Cookbooks are inspirational reading. They’re filled with nourishing ideas, incredible food photography and often, like Sophie Dahl’s Very Fond of Food, some entertaining anecdotes, personal notes and silly stories. They make us laugh and make us hungry. What new cookbooks are inspiring you? – Maggie
I’m a bit embarrassed to admit this, but I flipped through Sophie Dahl’s new cookbook, Very Fond of Food, admired the pictures tremendously, and even made a delightful recipe without having a clue as to who she was.
After thoroughly stuffing my face, with what just might become my new go-to lunch, I looked her up online and discovered that Sophie is a former fashion model, contributor to British Vogue, cooking show presenter and is married to Jamie Cullum — a musician whose swoon-worthy songs appear on many of my dinner party mixes.
The icing on the cake, so to speak, is that Dahl is also the granddaughter of revered children’s book author Roald Dahl, who based the main character in The BFG on Sophie. I’d say her life is really and truly a bit of a fairy tale, which is fitting because her lovely new cookbook transports you to a whimsical and seasonal place.
First of all, I don’t know what type of paper is used by Ten Speed Press, but it smells divine. I’ve been on an ebook tear lately so the scents and sight of honest-to-goodness books are becoming slightly foreign. Trust me. This is not a book you want to experience on your iPad. From the get go, Very Fond of Food literally smells adventurous and Sophie greets you on the first page in artfully tousled hair and cute ballet flats like she is welcoming you to her home.
Dahl’s theme is clear and precise and revolves around conscious consumerism and seasonality. One line from her introduction particularly resonated with me: “food meets the call of the weather.” How succinctly put and true! Can someone make that into a poster for me?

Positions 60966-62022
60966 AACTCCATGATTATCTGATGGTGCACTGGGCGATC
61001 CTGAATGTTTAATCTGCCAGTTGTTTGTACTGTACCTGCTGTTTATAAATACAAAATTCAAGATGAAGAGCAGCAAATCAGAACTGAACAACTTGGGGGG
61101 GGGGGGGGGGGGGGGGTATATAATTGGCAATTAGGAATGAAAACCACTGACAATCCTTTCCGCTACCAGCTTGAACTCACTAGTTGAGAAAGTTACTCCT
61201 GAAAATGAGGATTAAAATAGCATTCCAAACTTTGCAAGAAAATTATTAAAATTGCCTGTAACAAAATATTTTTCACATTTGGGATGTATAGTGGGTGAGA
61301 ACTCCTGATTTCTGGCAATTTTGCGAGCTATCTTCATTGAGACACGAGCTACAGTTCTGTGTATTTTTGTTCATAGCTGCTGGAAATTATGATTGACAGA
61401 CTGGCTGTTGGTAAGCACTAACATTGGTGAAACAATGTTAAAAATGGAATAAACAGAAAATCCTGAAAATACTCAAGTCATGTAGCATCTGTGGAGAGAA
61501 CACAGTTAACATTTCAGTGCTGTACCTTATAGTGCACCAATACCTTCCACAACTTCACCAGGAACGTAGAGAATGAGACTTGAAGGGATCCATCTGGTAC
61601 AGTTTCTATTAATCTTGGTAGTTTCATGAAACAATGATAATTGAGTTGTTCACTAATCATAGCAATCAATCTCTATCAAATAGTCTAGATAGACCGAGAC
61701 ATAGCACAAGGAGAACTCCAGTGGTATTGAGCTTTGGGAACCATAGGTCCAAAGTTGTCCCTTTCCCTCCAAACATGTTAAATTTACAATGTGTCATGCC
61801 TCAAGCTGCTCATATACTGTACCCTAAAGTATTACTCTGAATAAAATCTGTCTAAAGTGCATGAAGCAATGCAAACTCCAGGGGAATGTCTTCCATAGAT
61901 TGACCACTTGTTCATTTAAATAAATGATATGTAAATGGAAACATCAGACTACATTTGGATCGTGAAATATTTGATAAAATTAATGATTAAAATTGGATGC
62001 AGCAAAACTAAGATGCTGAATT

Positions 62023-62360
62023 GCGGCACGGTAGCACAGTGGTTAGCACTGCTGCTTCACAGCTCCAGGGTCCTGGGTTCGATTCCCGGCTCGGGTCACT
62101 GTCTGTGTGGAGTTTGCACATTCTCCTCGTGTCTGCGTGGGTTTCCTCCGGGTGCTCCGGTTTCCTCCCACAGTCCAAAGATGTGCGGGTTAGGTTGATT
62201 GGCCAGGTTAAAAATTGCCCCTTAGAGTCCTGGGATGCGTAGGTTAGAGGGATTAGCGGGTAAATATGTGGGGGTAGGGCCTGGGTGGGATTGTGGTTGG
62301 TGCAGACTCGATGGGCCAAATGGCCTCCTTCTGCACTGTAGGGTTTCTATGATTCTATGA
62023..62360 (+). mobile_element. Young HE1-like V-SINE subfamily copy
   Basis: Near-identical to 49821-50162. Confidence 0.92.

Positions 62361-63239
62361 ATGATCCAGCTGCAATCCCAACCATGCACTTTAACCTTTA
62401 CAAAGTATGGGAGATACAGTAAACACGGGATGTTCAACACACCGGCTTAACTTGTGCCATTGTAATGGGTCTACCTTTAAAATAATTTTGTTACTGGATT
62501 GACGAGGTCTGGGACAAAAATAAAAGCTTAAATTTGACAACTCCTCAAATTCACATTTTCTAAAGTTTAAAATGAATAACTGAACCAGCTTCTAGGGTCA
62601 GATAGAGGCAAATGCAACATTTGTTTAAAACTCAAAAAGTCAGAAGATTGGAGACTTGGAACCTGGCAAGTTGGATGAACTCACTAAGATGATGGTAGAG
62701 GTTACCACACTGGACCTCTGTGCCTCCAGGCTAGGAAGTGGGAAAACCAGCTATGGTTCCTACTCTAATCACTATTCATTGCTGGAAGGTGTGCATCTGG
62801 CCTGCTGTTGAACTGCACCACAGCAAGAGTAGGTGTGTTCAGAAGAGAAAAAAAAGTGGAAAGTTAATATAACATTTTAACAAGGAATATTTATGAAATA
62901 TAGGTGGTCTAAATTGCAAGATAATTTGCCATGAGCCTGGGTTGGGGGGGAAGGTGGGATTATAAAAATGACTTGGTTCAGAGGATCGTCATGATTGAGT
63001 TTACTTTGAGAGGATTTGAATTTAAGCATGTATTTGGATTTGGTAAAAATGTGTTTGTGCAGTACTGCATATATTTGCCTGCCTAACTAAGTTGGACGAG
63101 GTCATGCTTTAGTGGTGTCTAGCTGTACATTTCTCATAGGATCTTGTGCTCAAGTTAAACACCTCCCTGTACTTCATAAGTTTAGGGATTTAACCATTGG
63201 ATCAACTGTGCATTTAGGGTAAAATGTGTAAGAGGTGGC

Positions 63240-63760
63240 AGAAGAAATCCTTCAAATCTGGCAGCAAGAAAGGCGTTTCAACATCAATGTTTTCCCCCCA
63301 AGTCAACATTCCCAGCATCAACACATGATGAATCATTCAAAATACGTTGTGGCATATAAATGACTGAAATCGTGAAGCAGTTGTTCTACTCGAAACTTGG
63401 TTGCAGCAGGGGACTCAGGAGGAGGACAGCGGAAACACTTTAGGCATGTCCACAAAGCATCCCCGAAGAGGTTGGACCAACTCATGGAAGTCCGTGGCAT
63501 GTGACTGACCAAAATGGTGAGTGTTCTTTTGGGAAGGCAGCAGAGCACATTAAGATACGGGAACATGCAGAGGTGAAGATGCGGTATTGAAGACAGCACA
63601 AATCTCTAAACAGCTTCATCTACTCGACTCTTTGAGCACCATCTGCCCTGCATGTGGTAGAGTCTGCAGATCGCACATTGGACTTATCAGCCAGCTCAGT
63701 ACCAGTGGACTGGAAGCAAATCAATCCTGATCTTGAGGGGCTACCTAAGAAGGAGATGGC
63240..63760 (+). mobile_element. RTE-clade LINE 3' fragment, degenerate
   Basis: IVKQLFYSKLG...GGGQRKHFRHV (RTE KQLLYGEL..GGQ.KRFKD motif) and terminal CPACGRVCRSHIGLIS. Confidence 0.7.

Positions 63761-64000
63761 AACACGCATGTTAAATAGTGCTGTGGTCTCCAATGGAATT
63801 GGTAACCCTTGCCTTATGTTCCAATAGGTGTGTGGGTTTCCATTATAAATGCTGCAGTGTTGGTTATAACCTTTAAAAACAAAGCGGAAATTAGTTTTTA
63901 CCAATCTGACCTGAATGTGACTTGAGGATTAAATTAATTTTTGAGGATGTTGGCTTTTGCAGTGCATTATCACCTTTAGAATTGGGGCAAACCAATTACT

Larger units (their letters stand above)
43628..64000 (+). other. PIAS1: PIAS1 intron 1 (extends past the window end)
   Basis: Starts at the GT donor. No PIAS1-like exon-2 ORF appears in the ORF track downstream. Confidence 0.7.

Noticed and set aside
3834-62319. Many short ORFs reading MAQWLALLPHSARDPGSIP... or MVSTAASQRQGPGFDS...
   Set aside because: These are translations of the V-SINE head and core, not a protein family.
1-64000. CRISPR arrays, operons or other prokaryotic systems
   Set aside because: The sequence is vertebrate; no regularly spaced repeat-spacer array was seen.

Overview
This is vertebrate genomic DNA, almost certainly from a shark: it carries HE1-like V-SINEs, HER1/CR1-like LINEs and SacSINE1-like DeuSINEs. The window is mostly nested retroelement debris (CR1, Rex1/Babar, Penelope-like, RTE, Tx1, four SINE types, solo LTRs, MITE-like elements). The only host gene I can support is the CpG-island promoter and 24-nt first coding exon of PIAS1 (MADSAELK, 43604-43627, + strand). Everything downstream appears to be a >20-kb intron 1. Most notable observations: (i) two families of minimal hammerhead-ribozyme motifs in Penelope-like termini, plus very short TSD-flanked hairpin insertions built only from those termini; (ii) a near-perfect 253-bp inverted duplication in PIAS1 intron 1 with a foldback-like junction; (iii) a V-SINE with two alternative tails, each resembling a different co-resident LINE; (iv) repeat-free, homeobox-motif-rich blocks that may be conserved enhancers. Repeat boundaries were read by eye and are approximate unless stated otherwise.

Sophie is charmingly up front with her audience, letting us know that she is first and foremost a storyteller, not a chef, and if you’re seeking “chefly wisdom” to look elsewhere.
Throughout the cookbook, brightly hued fabrics and laces adorn each of Jan Baldwin’s gorgeously shot meal renditions, and the eclectic patterns found on cups and plates made me instantly wish for a weekend trip to dusty antique stores so that I could emulate this effortlessly elegant aesthetic.
Keeping with the seasonal dining theme, the cookbook is broken into sections for Autumn, Winter, Spring, and Summer. Then each main section is again divided into breakfasts, lunches, and suppers. The recipes are very approachable and homey and include everything from baked pumpkin to beef stroganoff and even the very British fish fingers with tartar sauce and mushy peas.
The recipe notes throughout Very Fond of Food really make Sophie’s personality shine and she comes across as someone you’d very much like to have as your friend.
My personal favorite involved a modern day take on The Nutcracker. This tale prefaces a dessert she’s dubbed “Christmas Sugar Plumb Syllabubby Mess,” and tells the story of a very cheeky and boy crazy Clara who is confronted with dancing rats sporting skinny jeans and falls asleep under the Christmas tree listening to Whams greatest hits. I’m almost certain that George Michael’s pop group has never been mentioned within the covers of a cookbook before. Yet another reason I’m completely enamored with this author, and you will be, too.
Turning to her cookbook one recent afternoon, this unbelievably simple and seasonal springtime lunch idea was the technicolor bright spot in an otherwise melancholy Monday. The crisp, grilled asparagus were surprisingly filling when accompanied by bits of fresh organic egg and the lemon, which I feared would be overpowering, was just what the dish needed to feel special.
Plus, it made my usual boring sandwich or hastily toasted bagel seem completely gauche.
Dear Sophie, I solemnly promise to try harder from now on, starting with this recipe.
Asparagus with Hard-Boiled Eggs, Parmesan, and Lemon, from Sophie Dahl’s Very Fond of Food
- About 12 asparagus spears
- 2 eggs
- 2 tablespoons olive oil
- 1/4 cup grated parmesan cheese
- Juice and zest of 1/2 lemon
- Salt and Pepper
1. Heat a griddle or frying pan over very high heat, remove the tough ends from the asparagus and cook the spears for about 5 minutes on each side, until browned on the outside and soft within.
2. While the asparagus is cooking, boil the eggs; about 4 to 5 minutes if you want them still slightly runny inside. Plunge them into cold water, and then peel and chop finely.
3. Plate the asparagus, pouring over the olive oil and sprinkling with the Parmesan, lemon juice, and zest.
4. Season and sprinkle the hard-boiled eggs on top.
All photos styled and taken by Erin Nichols.
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